Geometric Analysis for Classification and Reassembly of Broken Bones

This project applies modern geometric and data analytical tools to the study and automated reassembly of broken bone fragments, in order to determine the agent of breakage (whether carnivore, hominin, or other taphonomic agent), improve taxonomic identifications, and better understand site formation processes through spatial analysis of refits. Both controlled samples of ungulate bones that have been broken by known agents and field samples found in Dmanisi, Republic of Georgia, will be analyzed. The anthropological implications are expected to impact the current understanding of early human prehistory, culture, and origins. The mathematical techniques to be developed are based on invariant signatures and moving frames, including differential invariants, integral invariants, and invariant histograms, and will incorporate (semi-)supervised learning algorithms on graphs, spectral clustering, symmetry-based numerical approximation schemes, and the reconstruction of three-dimensional objects from camera projections. This project is being led by Katrina Yezzi-Woodley, Jeff Calder, Peter Olver, and Martha Tappen.

Funding for this project comes from the NSF Grant DMS-1816917, the University of Minnesota Graduate Research Partnership Program (GRPP), Anthropology Department block grants, the University of Minnesota Thesis Research Travel Grant, University of Minnesota Undergraduate Research Opportunities Program (UROP), the University of Minnesota Grant in Aid (2017-2019), and the NSF BIGDATA IIS-1837992.  

Digitization of Manual Methods in Lithic and Zooarchaeological Analysis

Through this project we are developing a digital goniometer that, with limited user supervision, can rapidly extract angle data from 3D models of fragmentary bone and lithic flakes. Powerful computational algorithms applied to 3D models can bring traditional manual methods for data collection to the digital world. Data extraction becomes faster, easily replicable, and more mathematically robust. The end goal is to develop a digital goniometer that easy to use and freely available for use by other researchers. This project is being led by Katrina Yezzi-Woodley, Jeff Calder, Peter Olver, Annie Melton, and Gilbert Tostevin.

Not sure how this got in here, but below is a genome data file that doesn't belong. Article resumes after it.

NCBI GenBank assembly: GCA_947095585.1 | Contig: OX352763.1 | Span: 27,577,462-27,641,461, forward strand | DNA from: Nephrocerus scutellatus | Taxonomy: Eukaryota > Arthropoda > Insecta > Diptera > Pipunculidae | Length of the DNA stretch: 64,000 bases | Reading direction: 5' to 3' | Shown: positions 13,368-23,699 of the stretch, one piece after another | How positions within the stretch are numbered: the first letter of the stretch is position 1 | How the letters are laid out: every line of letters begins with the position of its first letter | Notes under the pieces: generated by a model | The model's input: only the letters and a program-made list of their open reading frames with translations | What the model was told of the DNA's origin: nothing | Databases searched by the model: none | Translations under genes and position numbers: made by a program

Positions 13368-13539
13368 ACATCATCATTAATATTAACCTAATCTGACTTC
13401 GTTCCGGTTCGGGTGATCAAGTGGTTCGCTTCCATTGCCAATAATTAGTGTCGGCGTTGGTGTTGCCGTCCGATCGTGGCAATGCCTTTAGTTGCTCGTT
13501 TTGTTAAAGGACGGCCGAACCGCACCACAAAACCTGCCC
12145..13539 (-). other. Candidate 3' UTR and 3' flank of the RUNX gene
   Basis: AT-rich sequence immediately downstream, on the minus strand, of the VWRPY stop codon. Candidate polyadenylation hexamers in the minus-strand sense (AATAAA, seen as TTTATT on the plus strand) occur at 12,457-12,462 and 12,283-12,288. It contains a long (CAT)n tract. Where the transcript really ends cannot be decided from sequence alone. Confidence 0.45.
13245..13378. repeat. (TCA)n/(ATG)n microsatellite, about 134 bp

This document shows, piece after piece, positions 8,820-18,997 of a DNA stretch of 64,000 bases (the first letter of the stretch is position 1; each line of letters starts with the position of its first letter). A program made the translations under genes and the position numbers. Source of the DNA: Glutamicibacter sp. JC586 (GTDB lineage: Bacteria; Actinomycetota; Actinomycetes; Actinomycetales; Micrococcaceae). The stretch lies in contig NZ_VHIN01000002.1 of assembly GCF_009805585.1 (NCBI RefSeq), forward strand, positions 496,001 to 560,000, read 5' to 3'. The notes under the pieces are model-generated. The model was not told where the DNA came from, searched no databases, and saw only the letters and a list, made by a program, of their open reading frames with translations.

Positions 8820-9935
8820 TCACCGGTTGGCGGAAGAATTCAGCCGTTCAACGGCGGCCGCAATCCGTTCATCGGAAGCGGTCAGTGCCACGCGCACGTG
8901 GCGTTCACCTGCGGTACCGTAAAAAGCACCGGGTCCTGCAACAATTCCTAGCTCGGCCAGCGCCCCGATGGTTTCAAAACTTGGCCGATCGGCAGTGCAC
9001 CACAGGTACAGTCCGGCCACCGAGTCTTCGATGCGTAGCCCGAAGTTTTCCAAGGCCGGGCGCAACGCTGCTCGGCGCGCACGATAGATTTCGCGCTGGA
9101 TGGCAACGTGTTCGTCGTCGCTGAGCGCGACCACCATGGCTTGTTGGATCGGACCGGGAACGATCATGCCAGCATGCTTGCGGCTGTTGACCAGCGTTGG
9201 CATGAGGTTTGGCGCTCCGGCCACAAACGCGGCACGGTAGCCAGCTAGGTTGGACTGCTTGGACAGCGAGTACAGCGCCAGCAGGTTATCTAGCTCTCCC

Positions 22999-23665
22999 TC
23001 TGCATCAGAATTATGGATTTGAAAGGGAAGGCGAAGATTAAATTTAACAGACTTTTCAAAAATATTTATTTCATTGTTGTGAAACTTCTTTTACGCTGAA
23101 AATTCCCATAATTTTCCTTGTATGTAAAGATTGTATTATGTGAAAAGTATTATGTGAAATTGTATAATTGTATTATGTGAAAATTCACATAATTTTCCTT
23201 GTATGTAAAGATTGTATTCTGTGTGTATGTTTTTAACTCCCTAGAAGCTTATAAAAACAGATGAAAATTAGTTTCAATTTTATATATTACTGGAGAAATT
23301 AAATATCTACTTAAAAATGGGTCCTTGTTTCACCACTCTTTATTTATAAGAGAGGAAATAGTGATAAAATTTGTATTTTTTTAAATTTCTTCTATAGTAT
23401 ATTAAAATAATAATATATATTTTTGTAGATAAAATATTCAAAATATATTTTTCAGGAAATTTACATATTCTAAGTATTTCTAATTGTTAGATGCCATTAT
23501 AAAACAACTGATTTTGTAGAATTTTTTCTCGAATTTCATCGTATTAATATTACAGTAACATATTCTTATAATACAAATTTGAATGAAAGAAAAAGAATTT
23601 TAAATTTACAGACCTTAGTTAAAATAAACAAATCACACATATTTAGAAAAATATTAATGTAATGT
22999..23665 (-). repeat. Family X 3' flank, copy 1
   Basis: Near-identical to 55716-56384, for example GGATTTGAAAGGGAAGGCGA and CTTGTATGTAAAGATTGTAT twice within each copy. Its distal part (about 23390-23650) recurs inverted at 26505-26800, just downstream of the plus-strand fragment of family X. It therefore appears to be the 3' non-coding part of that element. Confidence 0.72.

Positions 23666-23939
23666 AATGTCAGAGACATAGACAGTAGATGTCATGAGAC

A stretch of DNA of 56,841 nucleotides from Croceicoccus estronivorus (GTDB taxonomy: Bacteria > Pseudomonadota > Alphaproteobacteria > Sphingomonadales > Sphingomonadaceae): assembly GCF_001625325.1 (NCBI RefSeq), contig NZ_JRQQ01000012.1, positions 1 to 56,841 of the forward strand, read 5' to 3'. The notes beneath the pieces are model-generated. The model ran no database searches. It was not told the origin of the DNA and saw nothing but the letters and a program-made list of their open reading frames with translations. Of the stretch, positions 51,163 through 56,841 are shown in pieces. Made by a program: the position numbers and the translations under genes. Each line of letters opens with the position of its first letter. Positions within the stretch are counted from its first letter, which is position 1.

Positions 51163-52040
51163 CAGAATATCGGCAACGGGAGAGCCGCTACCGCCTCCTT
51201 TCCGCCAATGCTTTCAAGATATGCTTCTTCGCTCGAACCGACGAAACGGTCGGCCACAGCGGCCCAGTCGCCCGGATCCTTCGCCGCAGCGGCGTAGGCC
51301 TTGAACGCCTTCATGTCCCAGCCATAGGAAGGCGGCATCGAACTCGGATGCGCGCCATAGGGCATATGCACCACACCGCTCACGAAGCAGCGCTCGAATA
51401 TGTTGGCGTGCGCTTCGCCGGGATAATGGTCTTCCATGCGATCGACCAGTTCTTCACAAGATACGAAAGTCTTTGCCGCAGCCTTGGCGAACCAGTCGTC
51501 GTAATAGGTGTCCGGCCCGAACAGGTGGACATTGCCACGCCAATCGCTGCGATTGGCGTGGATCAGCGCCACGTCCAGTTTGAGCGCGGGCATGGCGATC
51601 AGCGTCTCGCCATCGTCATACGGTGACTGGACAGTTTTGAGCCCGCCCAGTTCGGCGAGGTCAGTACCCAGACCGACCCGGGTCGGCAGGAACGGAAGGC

Funding for this project comes from the NSF Grant DMS-1816917 and Anthropology Department block grants.

Utilizing Refitted Core Sequences in the Quantitative Assessment of Cultural Transmission

This project seeks to understand cultural transmission processes among prehistoric populations, focusing specifically on refitted lithic core nodules. We are exploring new techniques for quantifying cultural transmission among Paleolithic populations. Specifically looking at refitted core reduction nodules, this project plans on combining known cultural transmission proxy variable data with the specific sequence data provided by the refits to achieve a higher resolution understanding of variability in stone tool production among prehistoric populations. To do so, known time-series mathematical applications are being explored as a possible approach. The overall goals will be to address concerning the presence or absence of cultural continuity in the Levantine Middle to Upper Paleolithic and the degree of production variability within and among lithic assemblages. Refitted core sequences from Boker Tachtit, a transitional Middle to Upper Paleolithic site in Israel, and Taramsa-1, a Middle Paleolithic site in Egypt, will serve as the sample for this project. This project is led by Annie Melton, Gil Tostevin, Jeff Calder, and Brendan Cook.